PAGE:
Authors: Flavio Raponi, Roberto Moscetti, Danilo Monarca, Andrea Colantoni and Riccardo Massantini 
 
Journal Title: Sustainability
 
ISSN: 2071-1050 (Online)
 
Publisher: MDPI AG
 
Abstract
 
An overview is given regarding the most recent use of non-destructive techniques during drying used to monitor quality changes in fruits and vegetables. Quality changes were commonly investigated in order to improve the sensory properties (i.e., appearance, texture, flavor and aroma), nutritive values, chemical constituents and mechanical properties of drying products.
 
The application of single-point spectroscopy coupled with drying was discussed by virtue of its potentiality to improve the overall efficiency of the process. With a similar purpose, the implementation of a machine vision (MV) system used to inspect foods during drying was investigated; MV, indeed, can easily monitor physical changes (e.g., color, size, texture and shape) in fruits and vegetables during the drying process.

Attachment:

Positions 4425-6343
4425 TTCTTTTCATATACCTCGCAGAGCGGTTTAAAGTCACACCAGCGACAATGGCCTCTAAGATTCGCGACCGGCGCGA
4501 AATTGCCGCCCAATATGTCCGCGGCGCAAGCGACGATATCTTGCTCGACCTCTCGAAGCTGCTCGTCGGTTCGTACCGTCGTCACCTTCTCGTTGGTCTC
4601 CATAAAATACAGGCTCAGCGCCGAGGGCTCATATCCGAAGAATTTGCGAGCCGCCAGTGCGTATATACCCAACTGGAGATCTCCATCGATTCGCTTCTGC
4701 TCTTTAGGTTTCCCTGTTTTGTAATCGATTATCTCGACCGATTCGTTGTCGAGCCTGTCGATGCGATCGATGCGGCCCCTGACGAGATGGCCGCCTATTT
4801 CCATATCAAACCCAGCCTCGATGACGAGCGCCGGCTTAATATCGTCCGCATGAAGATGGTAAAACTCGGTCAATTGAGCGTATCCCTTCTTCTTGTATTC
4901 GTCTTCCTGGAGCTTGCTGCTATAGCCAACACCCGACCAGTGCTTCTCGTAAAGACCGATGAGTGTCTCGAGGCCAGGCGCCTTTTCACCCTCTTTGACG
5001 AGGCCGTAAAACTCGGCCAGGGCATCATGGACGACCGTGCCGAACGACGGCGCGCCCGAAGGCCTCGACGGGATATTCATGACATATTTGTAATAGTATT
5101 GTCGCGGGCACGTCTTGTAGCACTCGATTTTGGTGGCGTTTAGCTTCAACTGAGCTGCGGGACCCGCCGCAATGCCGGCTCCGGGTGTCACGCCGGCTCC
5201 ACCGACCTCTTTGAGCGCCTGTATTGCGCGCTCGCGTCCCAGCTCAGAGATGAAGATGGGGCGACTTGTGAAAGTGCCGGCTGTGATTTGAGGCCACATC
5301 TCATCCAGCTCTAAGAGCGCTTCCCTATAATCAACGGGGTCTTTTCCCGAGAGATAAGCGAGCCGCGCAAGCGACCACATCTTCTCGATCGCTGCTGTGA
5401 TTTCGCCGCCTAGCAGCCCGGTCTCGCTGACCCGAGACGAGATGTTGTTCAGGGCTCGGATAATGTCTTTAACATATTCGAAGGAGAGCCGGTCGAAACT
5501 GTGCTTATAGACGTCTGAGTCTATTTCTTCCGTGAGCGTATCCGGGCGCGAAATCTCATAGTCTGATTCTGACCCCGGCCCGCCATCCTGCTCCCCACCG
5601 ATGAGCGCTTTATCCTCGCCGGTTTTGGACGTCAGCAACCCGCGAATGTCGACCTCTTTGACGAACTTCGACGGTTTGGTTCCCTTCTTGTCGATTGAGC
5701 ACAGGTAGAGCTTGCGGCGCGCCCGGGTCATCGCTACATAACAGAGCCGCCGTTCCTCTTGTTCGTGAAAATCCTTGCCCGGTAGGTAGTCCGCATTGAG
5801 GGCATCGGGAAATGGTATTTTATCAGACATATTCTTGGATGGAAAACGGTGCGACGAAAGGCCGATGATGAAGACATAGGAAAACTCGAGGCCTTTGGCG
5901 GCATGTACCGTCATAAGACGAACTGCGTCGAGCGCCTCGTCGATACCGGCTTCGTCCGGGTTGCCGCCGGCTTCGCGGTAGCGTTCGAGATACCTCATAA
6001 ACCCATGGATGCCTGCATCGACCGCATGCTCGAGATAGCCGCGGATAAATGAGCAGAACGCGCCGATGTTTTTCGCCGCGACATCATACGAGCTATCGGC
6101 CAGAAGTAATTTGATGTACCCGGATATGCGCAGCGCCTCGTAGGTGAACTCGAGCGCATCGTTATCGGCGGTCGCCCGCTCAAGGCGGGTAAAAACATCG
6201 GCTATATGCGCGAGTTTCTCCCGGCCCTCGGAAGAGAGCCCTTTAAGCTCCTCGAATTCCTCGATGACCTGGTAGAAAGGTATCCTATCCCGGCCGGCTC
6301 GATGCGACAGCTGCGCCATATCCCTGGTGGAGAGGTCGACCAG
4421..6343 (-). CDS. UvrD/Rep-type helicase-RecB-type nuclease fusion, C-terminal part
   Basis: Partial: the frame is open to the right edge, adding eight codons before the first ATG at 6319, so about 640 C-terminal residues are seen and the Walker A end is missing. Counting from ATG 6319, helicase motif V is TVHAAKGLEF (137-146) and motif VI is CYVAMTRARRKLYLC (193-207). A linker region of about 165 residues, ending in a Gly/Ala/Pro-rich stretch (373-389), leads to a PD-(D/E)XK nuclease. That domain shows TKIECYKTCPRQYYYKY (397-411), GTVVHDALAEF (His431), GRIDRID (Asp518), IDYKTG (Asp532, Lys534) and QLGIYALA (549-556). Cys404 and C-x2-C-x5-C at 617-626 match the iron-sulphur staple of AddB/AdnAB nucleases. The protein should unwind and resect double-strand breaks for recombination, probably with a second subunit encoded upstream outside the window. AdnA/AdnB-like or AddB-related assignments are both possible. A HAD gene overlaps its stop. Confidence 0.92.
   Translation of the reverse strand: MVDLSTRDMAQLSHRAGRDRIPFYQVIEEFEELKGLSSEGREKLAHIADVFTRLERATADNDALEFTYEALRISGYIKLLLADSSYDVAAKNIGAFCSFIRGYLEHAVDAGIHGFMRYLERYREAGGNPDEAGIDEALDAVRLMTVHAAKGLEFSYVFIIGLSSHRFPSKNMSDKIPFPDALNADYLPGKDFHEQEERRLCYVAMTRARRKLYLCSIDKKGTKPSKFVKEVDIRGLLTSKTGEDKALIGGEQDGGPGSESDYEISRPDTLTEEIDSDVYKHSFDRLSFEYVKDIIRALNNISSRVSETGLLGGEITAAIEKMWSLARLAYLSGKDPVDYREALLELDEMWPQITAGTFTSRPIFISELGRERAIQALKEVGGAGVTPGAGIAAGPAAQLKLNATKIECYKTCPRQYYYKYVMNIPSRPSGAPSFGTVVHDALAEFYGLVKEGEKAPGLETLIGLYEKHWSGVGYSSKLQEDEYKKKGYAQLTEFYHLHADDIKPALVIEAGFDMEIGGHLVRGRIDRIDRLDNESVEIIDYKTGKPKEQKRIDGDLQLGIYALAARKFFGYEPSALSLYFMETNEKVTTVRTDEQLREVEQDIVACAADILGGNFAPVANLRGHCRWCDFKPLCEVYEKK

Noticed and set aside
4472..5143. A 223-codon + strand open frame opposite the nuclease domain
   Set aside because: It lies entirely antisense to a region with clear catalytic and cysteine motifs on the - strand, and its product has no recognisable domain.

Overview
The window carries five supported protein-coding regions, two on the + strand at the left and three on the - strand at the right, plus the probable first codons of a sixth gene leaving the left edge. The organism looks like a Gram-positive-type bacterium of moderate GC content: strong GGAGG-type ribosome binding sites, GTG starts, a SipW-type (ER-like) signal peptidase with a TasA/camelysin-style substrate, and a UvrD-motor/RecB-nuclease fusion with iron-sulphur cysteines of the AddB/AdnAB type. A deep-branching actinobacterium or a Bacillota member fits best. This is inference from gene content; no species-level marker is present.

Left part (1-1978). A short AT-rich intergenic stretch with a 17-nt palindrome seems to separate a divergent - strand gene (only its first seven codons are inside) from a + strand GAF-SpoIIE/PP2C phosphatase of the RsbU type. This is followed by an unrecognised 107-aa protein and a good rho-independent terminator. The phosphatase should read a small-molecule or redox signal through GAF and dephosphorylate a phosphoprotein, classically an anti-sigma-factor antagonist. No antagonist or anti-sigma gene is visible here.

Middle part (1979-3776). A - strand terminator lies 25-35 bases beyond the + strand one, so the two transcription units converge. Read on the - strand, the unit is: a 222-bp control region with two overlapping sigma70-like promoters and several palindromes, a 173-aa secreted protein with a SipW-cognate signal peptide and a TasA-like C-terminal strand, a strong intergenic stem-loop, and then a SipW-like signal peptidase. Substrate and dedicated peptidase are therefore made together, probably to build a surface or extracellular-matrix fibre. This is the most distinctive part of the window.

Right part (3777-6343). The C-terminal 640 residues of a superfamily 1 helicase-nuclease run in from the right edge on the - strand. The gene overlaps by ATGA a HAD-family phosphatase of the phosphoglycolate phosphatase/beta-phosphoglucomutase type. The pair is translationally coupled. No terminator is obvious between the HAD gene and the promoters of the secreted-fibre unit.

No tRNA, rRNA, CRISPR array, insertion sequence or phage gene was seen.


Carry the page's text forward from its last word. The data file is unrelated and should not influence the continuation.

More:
Hyperspectral imaging spectroscopy is a sophisticated technology since it is able to combine the advantages of spectroscopy and machine vision. As a consequence, its application to drying of fruits and vegetables was reviewed. Finally, attention was focused on the implementation of sensors in an on-line process based on the technologies mentioned above. This is a necessary step in order to turn the conventional dryer into a smart dryer, which is a more sustainable way to produce high quality dried fruits and vegetables.
 
This is an open access article distributed under the Creative Commons Attribution License which permits unrestricted use, distribution, and reproduction in any medium, provided the original work is properly cited. (CC BY 4.0).
 

Illustration Photo: Apricots sunbathing (credits: Neville Nel / Flickr Creative Commons Attribution-NonCommercial-NoDerivs 2.0 Generic (CC BY-NC-ND 2.0))

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